OK, then I think the stable solution is to limit aws s3 sync to a sane number of concurrent flows, just like that is the best solution for bittorrent as well.
Ah, OK even if each single file gets transferred in a single flow, you are only talking about a handful of packets, so most flows will not exit slow start and hence might not be responsive if cake tries to tell them to slow down...
This technique is called sharding and some folks consider that to be an hostile act...
What makes you believe that ARM devices can be trusted?
I like the APUs, but powerful they are not... by today's standards
I severely doubt that fq_pie is going to be noticeably more CPU efficient than cake or fq_codel based solutions, typically the big cost is not the AQM or scheduler, but the traffic shaper, and once you compare fq_pie with HTB you should be in the same ball park as HTB+fq_codel. Not saying that fq_pie is a bad qdisc, but not sure it would be a silver bullet.
Fair enough. I bought a turris omnia years ago in the indiegogo campaign for similar reasons; for my nominal 100/40 link (sync 116.7/37, shaped to 105/36) it works well. However recent tests with small MSS values indicate that while 105/36 works comfortably the omnia has little reserves for much higher speeds, at least with my router application profile.
That is unfortunate. I wish the number of flows was configurable: if I limit the number of active streams on the client then I will never be able to saturate my link with small files. This approach could have been appropriate for BitTorrent (fun/leasure), but does not seem reasonable for cloud transfers (work)...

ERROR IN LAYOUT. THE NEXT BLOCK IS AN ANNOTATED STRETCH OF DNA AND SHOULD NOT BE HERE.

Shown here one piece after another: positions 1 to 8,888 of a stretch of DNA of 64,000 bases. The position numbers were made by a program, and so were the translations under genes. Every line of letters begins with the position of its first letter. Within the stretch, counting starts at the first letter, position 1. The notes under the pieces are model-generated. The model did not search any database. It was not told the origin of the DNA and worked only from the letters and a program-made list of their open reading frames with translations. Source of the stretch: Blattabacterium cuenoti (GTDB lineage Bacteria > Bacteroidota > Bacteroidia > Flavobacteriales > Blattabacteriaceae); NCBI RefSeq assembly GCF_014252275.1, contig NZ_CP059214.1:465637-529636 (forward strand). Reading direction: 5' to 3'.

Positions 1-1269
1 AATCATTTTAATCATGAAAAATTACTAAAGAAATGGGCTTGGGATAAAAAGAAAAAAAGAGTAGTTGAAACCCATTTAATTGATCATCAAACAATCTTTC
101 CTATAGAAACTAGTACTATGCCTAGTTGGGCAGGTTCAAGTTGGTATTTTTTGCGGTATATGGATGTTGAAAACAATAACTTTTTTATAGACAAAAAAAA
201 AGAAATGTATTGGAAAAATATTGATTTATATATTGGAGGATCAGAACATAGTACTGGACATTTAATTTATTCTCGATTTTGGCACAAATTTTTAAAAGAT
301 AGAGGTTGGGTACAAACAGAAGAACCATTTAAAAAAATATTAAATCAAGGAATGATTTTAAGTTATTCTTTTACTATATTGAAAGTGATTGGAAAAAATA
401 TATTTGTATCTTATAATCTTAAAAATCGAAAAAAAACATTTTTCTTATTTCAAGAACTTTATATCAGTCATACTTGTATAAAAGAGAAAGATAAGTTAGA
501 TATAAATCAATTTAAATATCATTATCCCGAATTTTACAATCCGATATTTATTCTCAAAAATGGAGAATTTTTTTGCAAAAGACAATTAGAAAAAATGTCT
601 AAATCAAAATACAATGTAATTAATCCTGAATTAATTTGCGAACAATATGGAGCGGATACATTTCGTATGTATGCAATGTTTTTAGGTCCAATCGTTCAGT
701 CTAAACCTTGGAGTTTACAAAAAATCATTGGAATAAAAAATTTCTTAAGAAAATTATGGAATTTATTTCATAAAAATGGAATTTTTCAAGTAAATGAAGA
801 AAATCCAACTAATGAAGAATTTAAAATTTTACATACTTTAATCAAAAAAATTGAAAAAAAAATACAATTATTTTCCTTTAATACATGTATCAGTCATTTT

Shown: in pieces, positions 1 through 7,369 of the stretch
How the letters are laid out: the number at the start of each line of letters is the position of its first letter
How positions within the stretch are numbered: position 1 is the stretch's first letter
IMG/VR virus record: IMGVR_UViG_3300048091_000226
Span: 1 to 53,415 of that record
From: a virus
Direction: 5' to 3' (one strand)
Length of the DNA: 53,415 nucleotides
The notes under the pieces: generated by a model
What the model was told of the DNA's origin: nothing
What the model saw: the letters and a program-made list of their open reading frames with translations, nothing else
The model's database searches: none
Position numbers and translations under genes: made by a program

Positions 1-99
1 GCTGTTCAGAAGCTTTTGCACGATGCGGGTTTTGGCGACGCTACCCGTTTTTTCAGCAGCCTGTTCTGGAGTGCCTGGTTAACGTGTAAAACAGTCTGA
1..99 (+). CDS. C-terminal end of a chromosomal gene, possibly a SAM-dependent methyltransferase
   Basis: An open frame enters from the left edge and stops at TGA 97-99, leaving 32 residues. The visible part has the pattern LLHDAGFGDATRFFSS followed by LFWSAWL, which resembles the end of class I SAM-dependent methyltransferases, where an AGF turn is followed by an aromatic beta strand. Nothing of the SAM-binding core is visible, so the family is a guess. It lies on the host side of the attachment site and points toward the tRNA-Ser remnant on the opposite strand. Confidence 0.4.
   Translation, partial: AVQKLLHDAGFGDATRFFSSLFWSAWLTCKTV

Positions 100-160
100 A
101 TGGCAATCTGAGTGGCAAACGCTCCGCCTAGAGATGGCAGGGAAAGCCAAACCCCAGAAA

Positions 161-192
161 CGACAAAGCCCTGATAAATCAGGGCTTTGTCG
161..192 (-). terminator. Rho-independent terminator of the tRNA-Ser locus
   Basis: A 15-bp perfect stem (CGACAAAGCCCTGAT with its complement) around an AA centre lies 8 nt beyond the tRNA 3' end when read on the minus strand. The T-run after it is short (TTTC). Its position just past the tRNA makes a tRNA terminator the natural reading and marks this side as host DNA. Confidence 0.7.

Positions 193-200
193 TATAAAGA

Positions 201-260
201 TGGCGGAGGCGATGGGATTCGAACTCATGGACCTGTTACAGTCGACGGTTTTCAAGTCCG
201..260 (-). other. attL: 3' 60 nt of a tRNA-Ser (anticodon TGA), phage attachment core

Well, I had good success transferring TBs worth of data using rsync over a single TCP flow.... albeit my TBs were mostly static and did not change day after day, and my link was slow enough that saturation was not my goal (the whole transfer took around 2 weeks, and I intended to use the internet during that time as well).
But in your position I would actually "limit the number of active streams on the client" to something giving acceptable performance for small files (which will always be inefficient to transfer) AND also try to increase cake's number of flows.
Now one more question, are you doing this over IPv4 or IPv6? Because you might also run into connection tracking issues on top of the traffic shaper ship-show
Mmmh, puzzling, why this would result in high numbers of hash collisions, however with 1024 hash bins, the excursion close to 1000 is sure to create hash collisions... Maybe it is time to increase the cake flows limit unconditionally, but that would require benchmarking the gains and the costs, and I am not setup to do that.
As for the cake flows limit... there is a major difference between cake and fq_codel. cake will hold on to the last packet in the queue and not drop it, so, with a thousand flows, cake accepts the latency hit and accepts and passes the packet.
fq_codel will drop even the last packet in the queue if it has not (it only turns off when the total queue size drops below a MTU, and I've long thought it shouldn't turn off even then). So fq_codel tries hard to bring in all flows eventually to a 5ms target while cake is willing to accept packets from all flows all the time.
In a world where we often see 64 * 1024 fq_codel queues, I viewed that that many packets in flight would make up for a packet dropped to empty a queue, and that essentially DDOSing a fq_codel'd network was less possible if we kept aiming for the target.
So, while I'm not mortally opposed to using more cake queues, the AQM gets less and less effective as you add flows.